When we were driving to the Cleveland airport yesterday, the traffic signals were out for miles and miles along the lake road. It was a bit spooky, but everyone was driving more cautiously. At intersections, people simply took turns, unregulated by police or lights.
When I got back to Atlanta, Tom’s car battery was dead, for the second time in several weeks. But in researching how to charge it (the battery is in the rear, and the tailgate wouldn’t open without power), we learned a lot about the car and how to take care of the battery.
Today when I got back to the house, I plopped down on the couch for my nap. I was exhausted from travel and still had not absorbed all the events, conversations, and information from the week in Ohio. I set the alarm for 39 minutes, but when it sounded I slapped it off and went right back to sleep.
My battery, apparently, was also dead. When I sleep like that, I figure my brain must need it.
I awoke in the middle of a storm. Lightning and thunder that came close together, winds that howled and whipped even the largest trees.
I was debating whether to rouse myself enough to go to the gym when I realized the power was out. I discovered, reading Facebook on my phone, that most of the community was without power – which I figured included the gym. Trees were down and we were being warned to stay off the roads.
So I opened all the windows and caught the post-storm breezes; the house cooled. I raised the window blinds for more light, and admired the trees, and how the drops of water strung themselves along cobwebs.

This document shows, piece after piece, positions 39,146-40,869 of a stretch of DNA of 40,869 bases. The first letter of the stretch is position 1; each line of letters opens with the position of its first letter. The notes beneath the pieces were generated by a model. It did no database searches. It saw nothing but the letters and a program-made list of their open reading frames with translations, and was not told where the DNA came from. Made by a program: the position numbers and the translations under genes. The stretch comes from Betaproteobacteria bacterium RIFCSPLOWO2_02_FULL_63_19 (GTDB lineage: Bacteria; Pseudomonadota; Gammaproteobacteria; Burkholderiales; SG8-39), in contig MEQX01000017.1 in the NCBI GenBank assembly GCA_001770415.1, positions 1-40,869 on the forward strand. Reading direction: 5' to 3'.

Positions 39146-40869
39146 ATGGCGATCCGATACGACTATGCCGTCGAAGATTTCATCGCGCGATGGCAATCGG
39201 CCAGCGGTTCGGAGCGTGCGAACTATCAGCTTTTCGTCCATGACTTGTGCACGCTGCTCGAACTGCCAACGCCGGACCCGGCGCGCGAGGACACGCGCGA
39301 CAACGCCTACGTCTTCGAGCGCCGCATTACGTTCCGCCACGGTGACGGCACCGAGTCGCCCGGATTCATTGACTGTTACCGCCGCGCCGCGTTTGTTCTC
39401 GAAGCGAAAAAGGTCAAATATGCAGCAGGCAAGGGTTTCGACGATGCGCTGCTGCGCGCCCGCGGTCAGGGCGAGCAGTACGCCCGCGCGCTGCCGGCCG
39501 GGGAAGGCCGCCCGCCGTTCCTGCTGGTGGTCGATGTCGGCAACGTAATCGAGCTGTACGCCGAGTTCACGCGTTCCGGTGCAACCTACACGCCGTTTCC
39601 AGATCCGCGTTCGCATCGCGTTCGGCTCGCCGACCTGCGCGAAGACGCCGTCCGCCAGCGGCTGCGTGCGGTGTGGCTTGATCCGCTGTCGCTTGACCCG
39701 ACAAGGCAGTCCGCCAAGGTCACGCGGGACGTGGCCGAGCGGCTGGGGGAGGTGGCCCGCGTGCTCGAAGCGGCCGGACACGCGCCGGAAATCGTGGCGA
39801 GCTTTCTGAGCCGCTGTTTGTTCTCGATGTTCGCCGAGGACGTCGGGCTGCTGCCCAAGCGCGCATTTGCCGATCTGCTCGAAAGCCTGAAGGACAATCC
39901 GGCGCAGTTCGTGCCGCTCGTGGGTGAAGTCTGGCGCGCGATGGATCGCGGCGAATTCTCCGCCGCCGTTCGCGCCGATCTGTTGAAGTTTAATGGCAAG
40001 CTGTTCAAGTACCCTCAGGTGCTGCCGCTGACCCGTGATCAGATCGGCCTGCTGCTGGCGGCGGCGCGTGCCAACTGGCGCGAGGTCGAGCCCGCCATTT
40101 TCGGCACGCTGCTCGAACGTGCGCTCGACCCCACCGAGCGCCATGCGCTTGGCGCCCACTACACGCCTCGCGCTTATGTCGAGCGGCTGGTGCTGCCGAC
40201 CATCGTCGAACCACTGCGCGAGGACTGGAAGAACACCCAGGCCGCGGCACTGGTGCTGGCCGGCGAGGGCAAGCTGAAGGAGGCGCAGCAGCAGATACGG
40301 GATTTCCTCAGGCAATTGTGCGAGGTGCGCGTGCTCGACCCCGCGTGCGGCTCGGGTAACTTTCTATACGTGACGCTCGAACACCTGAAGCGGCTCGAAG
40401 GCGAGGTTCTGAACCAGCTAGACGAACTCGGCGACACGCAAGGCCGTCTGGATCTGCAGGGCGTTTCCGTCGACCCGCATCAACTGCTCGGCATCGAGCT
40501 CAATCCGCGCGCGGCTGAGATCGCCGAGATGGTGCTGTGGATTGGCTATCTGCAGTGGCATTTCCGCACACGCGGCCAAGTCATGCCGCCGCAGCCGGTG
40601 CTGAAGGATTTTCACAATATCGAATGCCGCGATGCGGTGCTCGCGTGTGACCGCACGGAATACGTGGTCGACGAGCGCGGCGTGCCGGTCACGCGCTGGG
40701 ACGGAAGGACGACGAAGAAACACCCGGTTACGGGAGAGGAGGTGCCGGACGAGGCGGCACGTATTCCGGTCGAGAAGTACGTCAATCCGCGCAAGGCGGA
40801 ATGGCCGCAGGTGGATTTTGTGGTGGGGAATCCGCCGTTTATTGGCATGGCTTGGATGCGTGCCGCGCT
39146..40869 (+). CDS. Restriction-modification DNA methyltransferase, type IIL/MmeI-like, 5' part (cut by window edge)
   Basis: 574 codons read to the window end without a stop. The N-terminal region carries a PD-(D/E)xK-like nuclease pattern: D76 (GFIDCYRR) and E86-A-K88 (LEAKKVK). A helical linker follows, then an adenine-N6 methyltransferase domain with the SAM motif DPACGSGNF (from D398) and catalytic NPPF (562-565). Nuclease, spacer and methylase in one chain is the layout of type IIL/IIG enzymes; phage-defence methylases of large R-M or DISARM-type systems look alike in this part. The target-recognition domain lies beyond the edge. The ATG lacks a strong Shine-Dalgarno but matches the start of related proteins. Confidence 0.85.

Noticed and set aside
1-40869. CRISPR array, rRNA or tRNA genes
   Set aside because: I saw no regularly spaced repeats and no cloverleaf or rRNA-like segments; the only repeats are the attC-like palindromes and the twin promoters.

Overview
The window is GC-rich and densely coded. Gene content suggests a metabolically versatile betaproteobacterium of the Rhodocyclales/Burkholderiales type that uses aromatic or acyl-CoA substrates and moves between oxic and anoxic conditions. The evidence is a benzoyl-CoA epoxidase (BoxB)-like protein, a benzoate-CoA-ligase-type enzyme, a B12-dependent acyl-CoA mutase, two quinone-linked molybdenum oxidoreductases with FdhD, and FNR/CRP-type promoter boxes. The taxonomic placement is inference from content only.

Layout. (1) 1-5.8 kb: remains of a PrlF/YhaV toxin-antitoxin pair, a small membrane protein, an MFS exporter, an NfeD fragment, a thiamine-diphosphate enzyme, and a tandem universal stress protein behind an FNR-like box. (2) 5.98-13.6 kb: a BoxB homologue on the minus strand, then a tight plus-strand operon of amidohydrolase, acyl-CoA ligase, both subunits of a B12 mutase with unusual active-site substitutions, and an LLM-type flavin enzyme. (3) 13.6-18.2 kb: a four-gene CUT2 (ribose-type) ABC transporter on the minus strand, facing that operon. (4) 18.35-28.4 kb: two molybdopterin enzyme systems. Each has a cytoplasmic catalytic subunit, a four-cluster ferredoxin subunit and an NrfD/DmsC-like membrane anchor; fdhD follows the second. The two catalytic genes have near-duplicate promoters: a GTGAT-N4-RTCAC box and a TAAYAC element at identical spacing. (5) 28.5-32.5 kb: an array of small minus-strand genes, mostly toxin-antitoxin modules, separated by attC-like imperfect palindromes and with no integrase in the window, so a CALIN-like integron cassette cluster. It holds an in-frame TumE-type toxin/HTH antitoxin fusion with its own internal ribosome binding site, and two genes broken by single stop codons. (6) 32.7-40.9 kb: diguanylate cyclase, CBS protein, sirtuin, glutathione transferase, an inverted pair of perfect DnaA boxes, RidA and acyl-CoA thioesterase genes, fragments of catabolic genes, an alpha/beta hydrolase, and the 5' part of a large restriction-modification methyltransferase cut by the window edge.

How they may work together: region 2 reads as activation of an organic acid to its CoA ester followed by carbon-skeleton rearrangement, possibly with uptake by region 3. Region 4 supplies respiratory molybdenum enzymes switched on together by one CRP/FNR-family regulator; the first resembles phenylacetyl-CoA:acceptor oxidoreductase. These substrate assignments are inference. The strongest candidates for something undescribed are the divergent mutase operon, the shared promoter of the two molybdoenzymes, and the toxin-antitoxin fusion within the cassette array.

Instead of working out or tackling any of the things on my never-ending to-do list, I relaxed on the couch and read my latest ancestry materials.
My immigrant ancestors did not know electricity until near the end of their lives. They owned few, if any, books, other than the Bible. I’m not sure how many of them were even literate.
The information they had was mostly what they carried in their heads. And their heads cleared as they slept in a log house amid the silent fields of their labor.
When I lived in Afghanistan, we often had no power. I learned more about generators than I ever wanted to know. We ran a computer off a car battery; and later our translator, an engineer by training, rigged up a solar power system for the house.
Life and work went on with and without electricity, centered as it was on building a new country, a democracy. Reporters and editors talked to each other face to face without appointments, because so few people even had a cell phone.
Being without power is a huge inconvenience for millions of people in countries like Pakistan, where I work on projects now. It can thwart development and distort the economy.
But here in the U.S., being without power can be like a little holiday if you go with that flow. It quiets things down. It allows you to focus. You can sit with yourself.
Today, it was a lovely way to extend my vacation.
The penny is a 2003 – commemorating the year in Kabul when I had the least electricity, and to represent the 3 hours today without electricity, when I blissfully powered down. It came out of the roll in this blackened state: